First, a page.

|Country United States|
Construction began 1903 (1903)
Owner(s) Bureau of Reclamation
Phone +1 623-773-6200
Opening date 1911
Height 109 m
Create Theodore Roosevelt Lake
|Location Gila County / Maricopa County, Arizona|
Address Tonto National Forest, Phoenix, AZ 85306, USA
Similar Apache Trail, Salt River, Tonto National Monument, Superstition Mountains, Horse Mesa Dam
Theodore roosevelt dam arizona s living legacy
Theodore Roosevelt Dam is a dam on the Salt River located northeast of Phoenix, Arizona. The dam is 357 feet (109 m) high and forms Theodore Roosevelt Lake as it impounds the Salt River. Originally built between 1905 and 1911; the dam was renovated and expanded in 1989-1996. The dam is named after then-President Theodore Roosevelt. Serving mainly for irrigation water supply and flood control, the dam also has a hydroelectric generating capacity of 36 megawatts.
- Theodore roosevelt dam arizona s living legacy
- Theodore roosevelt dam water release
- Later expansionEdit
Theodore roosevelt dam water release
One of the original five federal projects authorized on March 14, 1903, under the Newlands Reclamation Act of 1902, Roosevelt Dam was the first major project to be completed under the new federal reclamation program. This, one of the world's highest masonry dam, was started in 1906 and completed in 1911. The beginning of federal production of electric power occurred at Roosevelt Dam when Congress, in 1906, authorized the Reclamation Service to develop and sell hydroelectric power at the Salt River Project.
The Reclamation Act of 1902 created the United States Reclamation Service whose purpose was to design and construct irrigation projects to aid the settlement of the arid west. Previous efforts by individuals and private irrigation companies were inadequate and often unsuccessful. With the creation of the Reclamation Service, the lead role of the federal government in developing large-scale irrigation projects was firmly established.
Construction on Roosevelt Dam began in 1903 just below the confluence of Tonto Creek and the Salt River. The primary purpose of the project was to provide water storage for the Salt River Project and flood control through the Salt River Valley. The dam was finished in 1911 after several devastating floods had interrupted the construction progress in 1905. Completed at a cost of $10 million, it was the largest masonry dam in the world for its time with a height of 280 feet (84 m) and a length of 723 feet (216 m), while Roosevelt Lake was for a time the world's largest artificial reservoir. The dam was originally known as "Salt River Dam #1", it was not until 1959 that the dam and reservoir were officially named after Theodore Roosevelt.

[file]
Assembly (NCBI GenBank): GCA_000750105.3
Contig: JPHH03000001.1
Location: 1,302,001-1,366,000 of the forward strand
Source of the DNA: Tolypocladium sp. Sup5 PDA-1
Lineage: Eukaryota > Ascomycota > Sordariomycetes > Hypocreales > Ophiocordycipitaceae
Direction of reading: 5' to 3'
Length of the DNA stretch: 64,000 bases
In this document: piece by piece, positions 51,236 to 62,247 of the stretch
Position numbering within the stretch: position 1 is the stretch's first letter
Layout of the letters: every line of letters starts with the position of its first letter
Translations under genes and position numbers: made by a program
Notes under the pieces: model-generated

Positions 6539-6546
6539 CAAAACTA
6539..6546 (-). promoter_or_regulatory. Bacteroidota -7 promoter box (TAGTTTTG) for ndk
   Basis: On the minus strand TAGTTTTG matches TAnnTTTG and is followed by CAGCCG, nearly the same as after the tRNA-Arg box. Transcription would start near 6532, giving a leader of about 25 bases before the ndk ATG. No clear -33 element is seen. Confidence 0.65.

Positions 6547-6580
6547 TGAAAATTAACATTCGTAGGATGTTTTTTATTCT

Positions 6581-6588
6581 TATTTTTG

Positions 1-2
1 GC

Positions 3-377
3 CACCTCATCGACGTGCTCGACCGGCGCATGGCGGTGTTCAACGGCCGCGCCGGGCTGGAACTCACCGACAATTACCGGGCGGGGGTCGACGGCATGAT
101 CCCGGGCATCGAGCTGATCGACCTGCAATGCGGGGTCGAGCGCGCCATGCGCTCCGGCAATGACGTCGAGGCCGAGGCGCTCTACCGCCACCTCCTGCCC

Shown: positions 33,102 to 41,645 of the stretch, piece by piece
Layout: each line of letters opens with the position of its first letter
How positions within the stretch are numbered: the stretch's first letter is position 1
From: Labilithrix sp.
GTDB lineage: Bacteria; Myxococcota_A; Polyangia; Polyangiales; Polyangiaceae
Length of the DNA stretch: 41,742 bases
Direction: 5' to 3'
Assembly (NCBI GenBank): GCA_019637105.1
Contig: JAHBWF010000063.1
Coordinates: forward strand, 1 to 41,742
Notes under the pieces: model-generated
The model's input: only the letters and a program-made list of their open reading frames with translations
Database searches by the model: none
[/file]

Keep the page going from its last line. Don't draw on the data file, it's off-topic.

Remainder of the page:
Roosevelt Dam, as originally conceived and built, was a symbol of success and a showpiece for the new agency. The dam contributed more than any other dam in Arizona to the settlement of Central Arizona and to the development of large-scale irrigation there. A secondary purpose of the dam was to generate a moderate amount of hydroelectric power. The lake created behind Roosevelt Dam, known as Lake Roosevelt, could hold more than 1,600,000 acre feet (2.0 km3) of water.
The dam was listed as a National Historic Landmark in 1963, but was withdrawn from the list in 1999.
In 1989, an ambitious expansion and renovation project was begun at Roosevelt Dam. The dam was resurfaced with concrete by J.A. Jones Construction Company, and its height was raised 77 feet (23 m) to 357 feet (109 m), which had the effect of increasing the storage capacity of Roosevelt Lake by roughly 20%. This project was completed in 1996 at a cost of $430 million. The $430 million in costs included three other major construction contracts associated with the dam. These included the realignment of Highway 188 over the new Theodore Roosevelt Bridge upstream of the dam, renovations to the hydroelectric power plant, and a tunneling contract known as the "Lake Tap". The Lake Tap contract would provide locations where the penstocks would be located to bring water into the hydroelectric power plant. Shortly after completion, however, the area entered into a prolonged period of drought, and it would be some time before the newly increased capacity was put to use, with the lake finally reaching historic levels of 100% capacity in February 2009.
As a result of the reconstruction, the dam has a completely altered appearance from when it was originally listed as a National Historic Landmark. The original rubble-masonry dam was completely encased in concrete, and the structural height was extended from 280 feet (85 m) to 357 feet (109 m). Since the dam no longer had the integrity of the design, materials, workmanship, feeling, or association that it had when it was originally listed, the National Historic Landmark designation was withdrawn on March 10, 1999. The Theodore Roosevelt Dam National Register District contains other resources that are listed on the National Register of Historic Places, but the dam itself is no longer a contributing property to the district.